The welcome decision by the Kingdom of Tonga to outlaw the worst forms of child labour is the first time in the International Labour Organization (ILO)’s 101-year history that a labour standard has been universally ratified.
Convention 182, which was adopted in the 1999annual international labour conference, prohibits the sexual exploitation of children, trafficking, deployment in armed conflict and other conditions that compromise their overall well-being.
The Convention complements the ILO’s efforts under the 1973 Minimum Age Convention to prevent the employment of children below a lower age threshold.
Under the influence of both these ILO standards, millions of young boys and girls have been rescued from hazardous conditions of work.
Concomitantly, these have resulted in significant increases in enrolmentsinprimary education.
The landmark ratification, however, does not detract from the enormity of the challenge that remains.
An estimated 152 million are trapped in child labour and 72 million of them are engaged in hazardous work.
If anything, current efforts would have to be stepped up significantly to achieve the ambitious goal of total abolition of the scourge of child labour by 2025.
The historic first universal ratification of a global labour standard may be an occasion for celebration; it is nonetheless a moment for sober reflection.
Though belated, India has signalled its legal commitment to the elimination of child labour with its 2017 ratification of Convention 182 and the instrument prescribing the minimum age of work for children.
As the world prepares to designate2021 as the year to abolish child labour, governments must seize the moment to instil hope in the future generations.
Schools without freedom
For those serving in government-runschools, there is no provision in the rule book for freedom on any count that matters.
SinceBritish days, the bureaucracy views school functionaries with the deepest suspicion, both in their capacities and integrity.
No matter how senior you are, your job is to silently follow the orders and circulars issued by the directorate and the examination board.
In private schools, you notice additional players who keep principals and teachers under a fat thumb.
The virus has spread across the country, but its impact in different regions is uneven.
India has over six lakh villages. No single picture can cover their diverse geography and economics.
Why the virus has not affected the rural hinterland as much as it has affected cities is far from clear.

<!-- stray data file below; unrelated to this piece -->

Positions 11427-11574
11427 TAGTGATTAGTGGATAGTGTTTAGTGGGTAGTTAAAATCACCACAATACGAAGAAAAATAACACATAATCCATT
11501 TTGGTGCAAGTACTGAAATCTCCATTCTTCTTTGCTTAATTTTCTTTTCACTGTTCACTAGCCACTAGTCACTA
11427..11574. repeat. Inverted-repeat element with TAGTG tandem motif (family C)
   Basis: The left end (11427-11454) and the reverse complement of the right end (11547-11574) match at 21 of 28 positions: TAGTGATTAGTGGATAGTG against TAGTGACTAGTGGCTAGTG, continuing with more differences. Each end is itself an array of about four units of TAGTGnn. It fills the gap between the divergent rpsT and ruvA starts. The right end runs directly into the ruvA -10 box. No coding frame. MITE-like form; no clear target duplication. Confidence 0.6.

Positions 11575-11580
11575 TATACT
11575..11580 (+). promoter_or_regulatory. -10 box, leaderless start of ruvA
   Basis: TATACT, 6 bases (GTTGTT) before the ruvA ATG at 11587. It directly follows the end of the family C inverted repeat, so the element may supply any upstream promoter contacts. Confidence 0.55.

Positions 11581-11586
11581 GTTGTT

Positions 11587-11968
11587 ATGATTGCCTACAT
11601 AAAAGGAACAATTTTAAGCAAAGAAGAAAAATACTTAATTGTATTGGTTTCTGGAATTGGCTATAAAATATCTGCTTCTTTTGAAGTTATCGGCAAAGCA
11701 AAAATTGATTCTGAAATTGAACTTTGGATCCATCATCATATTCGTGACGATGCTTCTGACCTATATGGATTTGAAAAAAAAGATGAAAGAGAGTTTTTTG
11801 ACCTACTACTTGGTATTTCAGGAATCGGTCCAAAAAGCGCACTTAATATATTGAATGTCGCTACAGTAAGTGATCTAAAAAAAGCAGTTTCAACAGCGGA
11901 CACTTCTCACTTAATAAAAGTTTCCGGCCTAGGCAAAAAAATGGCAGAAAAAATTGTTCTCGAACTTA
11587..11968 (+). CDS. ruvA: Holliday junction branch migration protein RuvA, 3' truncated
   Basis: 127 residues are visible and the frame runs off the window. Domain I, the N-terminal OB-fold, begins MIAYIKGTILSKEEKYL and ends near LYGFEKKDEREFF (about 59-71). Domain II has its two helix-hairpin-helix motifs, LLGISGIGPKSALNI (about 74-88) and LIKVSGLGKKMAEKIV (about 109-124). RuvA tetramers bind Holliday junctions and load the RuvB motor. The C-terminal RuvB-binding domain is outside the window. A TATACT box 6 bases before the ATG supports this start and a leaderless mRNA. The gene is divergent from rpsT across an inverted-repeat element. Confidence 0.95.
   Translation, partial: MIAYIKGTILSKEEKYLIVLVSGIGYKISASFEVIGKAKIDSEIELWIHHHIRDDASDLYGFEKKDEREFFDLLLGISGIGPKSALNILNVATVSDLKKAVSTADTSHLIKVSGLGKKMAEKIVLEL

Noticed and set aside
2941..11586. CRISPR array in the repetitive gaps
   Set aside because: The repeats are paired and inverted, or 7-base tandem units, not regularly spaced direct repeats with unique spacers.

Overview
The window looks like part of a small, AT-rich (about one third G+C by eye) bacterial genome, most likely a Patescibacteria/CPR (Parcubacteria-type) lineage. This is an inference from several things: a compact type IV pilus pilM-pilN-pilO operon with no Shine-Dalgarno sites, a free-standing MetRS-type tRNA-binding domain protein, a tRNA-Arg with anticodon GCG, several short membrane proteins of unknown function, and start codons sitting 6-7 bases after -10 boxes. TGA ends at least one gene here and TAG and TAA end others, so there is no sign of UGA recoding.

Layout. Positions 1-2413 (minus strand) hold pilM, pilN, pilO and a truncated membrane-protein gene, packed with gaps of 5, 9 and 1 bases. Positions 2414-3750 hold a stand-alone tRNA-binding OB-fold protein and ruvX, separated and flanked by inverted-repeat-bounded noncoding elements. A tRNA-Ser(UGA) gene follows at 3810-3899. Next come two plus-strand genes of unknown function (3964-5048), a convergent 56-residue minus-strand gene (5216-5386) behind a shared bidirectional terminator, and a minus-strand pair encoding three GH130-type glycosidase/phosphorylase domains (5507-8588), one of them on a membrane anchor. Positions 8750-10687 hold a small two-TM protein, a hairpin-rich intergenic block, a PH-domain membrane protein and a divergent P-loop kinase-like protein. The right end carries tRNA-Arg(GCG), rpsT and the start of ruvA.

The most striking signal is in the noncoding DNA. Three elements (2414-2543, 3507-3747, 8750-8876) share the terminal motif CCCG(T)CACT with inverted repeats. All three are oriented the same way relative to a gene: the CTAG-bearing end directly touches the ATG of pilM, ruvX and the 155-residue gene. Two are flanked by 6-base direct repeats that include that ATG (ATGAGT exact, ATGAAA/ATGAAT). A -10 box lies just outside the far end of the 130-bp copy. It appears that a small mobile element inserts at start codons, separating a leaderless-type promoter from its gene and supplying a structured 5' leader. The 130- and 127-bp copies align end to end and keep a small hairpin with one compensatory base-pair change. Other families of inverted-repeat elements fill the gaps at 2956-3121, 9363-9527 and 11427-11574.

Many experts think that the uneven spread is merely a matter of poor reporting from villages.
If village schools had some autonomy, many would have found local conditions good enough to allow children to come for their meals and spend some time studying.
Decisions regarding the daily time span and classsize might have been taken in accordance with distancing norms by schools’ heads and teachers.
Child psychology has generated sufficient evidence to say that in its formative stages the human mind needs opportunities to observe natural phenomenon, represent it in different forms and analyse it.
Villageschools are in a far better position to do so than city schools.
The monsoon creates great opportunities for noticing, recording and examining nature.
Egrets and other large birds tread at leisurely paces in wet paddy fields, looking for food.
They are a joy to watch and sketch in their different postures.
Ants come out of their subterraneous homes when the rainwater floods them. Butterflies migrate in this season. These are just examples; there are a hundred things to observe in plants and trees.
Village teachers can bring great energy into their pedagogy by encouraging children to spend time outdoors for assigned observation.
Observation and reflection are good for promoting numeracy and literacy too.
In fact, mathematics is learnt best when you are excited about something and find it worth counting. The same is true of writing and reading.
Curiously enough, technologyenthusiasts have seldom spoken about the absence of basic learning equipment in our schools.
Something as smallandsimple as a magnifying glass is alien to our primary schools.
Great expenditure is made on purchasing technology for schools, but it does not cover binoculars or microscopes.